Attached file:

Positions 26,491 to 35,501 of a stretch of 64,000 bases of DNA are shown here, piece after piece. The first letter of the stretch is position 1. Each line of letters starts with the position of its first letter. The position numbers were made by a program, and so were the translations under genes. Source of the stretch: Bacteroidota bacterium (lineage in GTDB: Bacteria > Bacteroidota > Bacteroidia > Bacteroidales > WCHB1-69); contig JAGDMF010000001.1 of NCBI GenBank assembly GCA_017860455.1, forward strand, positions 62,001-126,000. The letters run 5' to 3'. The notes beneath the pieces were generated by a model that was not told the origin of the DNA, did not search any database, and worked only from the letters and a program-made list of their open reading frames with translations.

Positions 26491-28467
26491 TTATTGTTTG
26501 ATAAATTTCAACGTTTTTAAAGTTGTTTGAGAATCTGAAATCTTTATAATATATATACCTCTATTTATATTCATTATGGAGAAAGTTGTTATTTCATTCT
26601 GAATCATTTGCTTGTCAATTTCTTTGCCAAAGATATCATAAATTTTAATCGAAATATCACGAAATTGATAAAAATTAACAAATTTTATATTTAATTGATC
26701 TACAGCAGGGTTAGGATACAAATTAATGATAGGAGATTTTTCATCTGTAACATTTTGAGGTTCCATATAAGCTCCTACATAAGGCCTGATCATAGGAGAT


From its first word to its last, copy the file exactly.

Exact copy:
Positions 26,491 to 35,501 of a stretch of 64,000 bases of DNA are shown here, piece after piece. The first letter of the stretch is position 1. Each line of letters starts with the position of its first letter. The position numbers were made by a program, and so were the translations under genes. Source of the stretch: Bacteroidota bacterium (lineage in GTDB: Bacteria > Bacteroidota > Bacteroidia > Bacteroidales > WCHB1-69); contig JAGDMF010000001.1 of NCBI GenBank assembly GCA_017860455.1, forward strand, positions 62,001-126,000. The letters run 5' to 3'. The notes beneath the pieces were generated by a model that was not told the origin of the DNA, did not search any database, and worked only from the letters and a program-made list of their open reading frames with translations.

Positions 26491-28467
26491 TTATTGTTTG
26501 ATAAATTTCAACGTTTTTAAAGTTGTTTGAGAATCTGAAATCTTTATAATATATATACCTCTATTTATATTCATTATGGAGAAAGTTGTTATTTCATTCT
26601 GAATCATTTGCTTGTCAATTTCTTTGCCAAAGATATCATAAATTTTAATCGAAATATCACGAAATTGATAAAAATTAACAAATTTTATATTTAATTGATC
26701 TACAGCAGGGTTAGGATACAAATTAATGATAGGAGATTTTTCATCTGTAACATTTTGAGGTTCCATATAAGCTCCTACATAAGGCCTGATCATAGGAGAT